I knew it was only a matter of time before my alarm install mishap came back to haunt me. But to be fair, it has been 5 months and a cross-country journey later before a problem has come up. As my new mantra goes, it could always be worse.
This was relatively simple to deal with.
Especially when I have an awesome big brother that insists on looking over anything that concerns my car.
It really didn't come as much of a surprise when the amber bulbs that light up the HVAC controls and my speedometer in my '06 xB started to flicker on my way home from a friend's one night, recently, completely turning off by the time I reached my destination. At any previous point in my life, something like this would have caused me to have a panic attack and choose to park on the side of the road until help would come to my rescue. But I've come a long way and after having spent some time getting to know my box, it was simply a matter of thinking rationally over what I knew (which still isn't a hell of a lot, to be honest) and not getting worked up.
My first concern was to make sure that the headlights weren't cutting out, too, but it seemed they were unaffected. So that was good. Even at this early point, I had a sneaky suspicion that this might be a result of the wire I completely Frankenstein-ed when I installed the factory alarm system back in September. My suspicion was strengthened when the lights all came back on after I knocked on the underside of the steering column, in the vicinity of the wire and connector I had so horrendously molested.
Said molested connector, picture taken 9/2011
Since I am now within a short driving distance to my favorite mechanic, my big brother who is constantly tinkering with his own cars, I shot him a text once I got home and requested his assistance for the next day.
And my suspicions were entirely founded, upon removing the panel from the underside of the steering column and finding this:
See anything familiar?
Yes, this is my handiwork. The product of my terrible attempt to splice a connector back to the corresponding wire that is apparently an integral part of my interior lighting wiring. Only someone like me could quite literally
cut it this close.
But fear not! My brother is awesome and didn't want to risk me screwing it up beyond repair, so he took matters into his own hands.
And yes, I did protest this. I feel like I'm doing my readers and myself a disservice by allowing someone else to work on my car when I'm perfectly capable... but considering the original cause for this particular malady, I had to agree that it was best for him to work his magic.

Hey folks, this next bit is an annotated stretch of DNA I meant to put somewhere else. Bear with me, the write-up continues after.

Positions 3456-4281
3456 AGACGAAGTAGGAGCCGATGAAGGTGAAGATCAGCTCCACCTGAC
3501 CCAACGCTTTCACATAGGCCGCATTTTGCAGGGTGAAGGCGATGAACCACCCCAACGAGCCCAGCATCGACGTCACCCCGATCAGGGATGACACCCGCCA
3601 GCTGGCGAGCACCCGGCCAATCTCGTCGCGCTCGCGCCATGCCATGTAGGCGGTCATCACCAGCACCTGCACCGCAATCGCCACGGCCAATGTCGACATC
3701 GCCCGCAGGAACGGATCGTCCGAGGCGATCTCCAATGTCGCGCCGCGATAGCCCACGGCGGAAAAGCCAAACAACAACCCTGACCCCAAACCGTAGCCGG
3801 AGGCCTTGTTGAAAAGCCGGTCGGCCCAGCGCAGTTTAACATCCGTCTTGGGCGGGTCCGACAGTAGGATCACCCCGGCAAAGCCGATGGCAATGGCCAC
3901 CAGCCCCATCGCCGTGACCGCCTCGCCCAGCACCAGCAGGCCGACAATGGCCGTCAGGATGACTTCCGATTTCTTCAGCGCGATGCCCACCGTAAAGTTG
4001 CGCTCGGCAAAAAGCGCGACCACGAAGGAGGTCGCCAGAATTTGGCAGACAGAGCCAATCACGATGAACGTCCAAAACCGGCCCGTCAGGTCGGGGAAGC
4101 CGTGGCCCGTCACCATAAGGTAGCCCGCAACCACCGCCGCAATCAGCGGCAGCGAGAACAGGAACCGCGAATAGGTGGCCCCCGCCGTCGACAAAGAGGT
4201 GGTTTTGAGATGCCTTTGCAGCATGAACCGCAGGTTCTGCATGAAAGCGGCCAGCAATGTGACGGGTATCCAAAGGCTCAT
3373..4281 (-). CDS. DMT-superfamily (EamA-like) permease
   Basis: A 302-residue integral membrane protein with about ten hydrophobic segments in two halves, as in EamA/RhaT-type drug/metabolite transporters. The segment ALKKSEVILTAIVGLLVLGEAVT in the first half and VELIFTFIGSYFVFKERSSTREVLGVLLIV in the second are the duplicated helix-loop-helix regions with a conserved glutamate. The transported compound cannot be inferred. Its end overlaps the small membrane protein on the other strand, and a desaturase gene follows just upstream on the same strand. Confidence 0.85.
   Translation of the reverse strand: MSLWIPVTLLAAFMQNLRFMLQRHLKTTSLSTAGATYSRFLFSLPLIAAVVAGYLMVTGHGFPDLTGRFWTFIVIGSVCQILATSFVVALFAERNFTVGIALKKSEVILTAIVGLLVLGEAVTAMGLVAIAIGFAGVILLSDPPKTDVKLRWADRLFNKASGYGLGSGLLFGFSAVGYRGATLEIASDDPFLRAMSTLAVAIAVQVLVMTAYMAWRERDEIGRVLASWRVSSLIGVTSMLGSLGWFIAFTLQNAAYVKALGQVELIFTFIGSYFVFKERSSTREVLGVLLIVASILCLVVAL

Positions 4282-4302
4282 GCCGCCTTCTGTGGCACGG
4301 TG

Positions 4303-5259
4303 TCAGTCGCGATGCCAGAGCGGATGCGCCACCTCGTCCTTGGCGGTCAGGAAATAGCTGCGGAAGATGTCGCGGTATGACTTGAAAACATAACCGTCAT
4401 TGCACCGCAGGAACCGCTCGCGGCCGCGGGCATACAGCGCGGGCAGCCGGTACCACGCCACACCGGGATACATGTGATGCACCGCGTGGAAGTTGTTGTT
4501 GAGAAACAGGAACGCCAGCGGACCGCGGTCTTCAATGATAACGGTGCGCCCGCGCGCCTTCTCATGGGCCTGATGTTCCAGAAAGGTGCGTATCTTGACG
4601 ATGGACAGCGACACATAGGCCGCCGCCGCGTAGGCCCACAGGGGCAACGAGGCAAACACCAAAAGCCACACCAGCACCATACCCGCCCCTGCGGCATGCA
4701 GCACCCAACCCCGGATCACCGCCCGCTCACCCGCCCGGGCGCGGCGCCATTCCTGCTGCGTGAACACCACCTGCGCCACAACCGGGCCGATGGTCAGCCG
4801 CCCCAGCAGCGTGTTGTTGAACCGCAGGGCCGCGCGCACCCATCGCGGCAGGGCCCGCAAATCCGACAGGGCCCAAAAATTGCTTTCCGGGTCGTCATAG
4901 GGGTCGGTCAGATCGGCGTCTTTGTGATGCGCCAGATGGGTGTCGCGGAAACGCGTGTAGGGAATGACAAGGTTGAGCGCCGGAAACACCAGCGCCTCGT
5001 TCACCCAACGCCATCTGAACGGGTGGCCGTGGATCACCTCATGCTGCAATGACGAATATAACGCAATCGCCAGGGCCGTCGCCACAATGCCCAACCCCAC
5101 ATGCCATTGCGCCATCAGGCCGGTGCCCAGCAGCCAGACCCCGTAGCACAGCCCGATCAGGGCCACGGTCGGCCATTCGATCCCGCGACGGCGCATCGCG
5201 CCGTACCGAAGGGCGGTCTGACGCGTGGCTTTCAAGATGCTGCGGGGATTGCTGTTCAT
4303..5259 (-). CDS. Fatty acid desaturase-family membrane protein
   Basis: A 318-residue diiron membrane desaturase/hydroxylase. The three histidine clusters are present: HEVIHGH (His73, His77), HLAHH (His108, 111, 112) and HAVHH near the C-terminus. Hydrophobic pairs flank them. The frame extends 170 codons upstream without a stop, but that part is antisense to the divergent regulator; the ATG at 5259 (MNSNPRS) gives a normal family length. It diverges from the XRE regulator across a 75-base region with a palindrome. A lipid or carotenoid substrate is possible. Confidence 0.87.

After taking the pin out of the connector, he proceeded to pull all of the copper wiring out of it with pliers, one filament at a time. This was done so that he could recreate the actual connection between wire and pin, instead of trying to splice the mess together again.
The things my brother will do to help me out. <3
The actual wire to be connected was then stripped further back, and much neater than I had done, in order to clamp it to the connector pin. And then folded back to create a thicker, more substantial stem to clamp to.
Then the pin was clamped to the wires successfully, and the pin reinserted into the connector. To be safe, electrical tape was wrapped to secure all parts and to make sure no contact is made between the wires and surrounding material.
I circled the finished connector/wire that was worked on in red.
And voila! Potential disaster averted and wiring failure corrected! Since this quick-fix, I haven't even had a flicker in my back-lighting. So what did I learn from this little mishap, other than that it is absolutely amazing to have my big brother just down the road to help me out?
I learned that, as I've come to do and learn more on my xB, the easier it is for me to handle/deal/process when something unexpected pops up. And this will only get better as my relationship with my car progresses. This is yet another of the many reasons that I highly encourage any car owner, regardless of make or model, roll up their sleeves and become familiar with the in's and out's of their vehicle.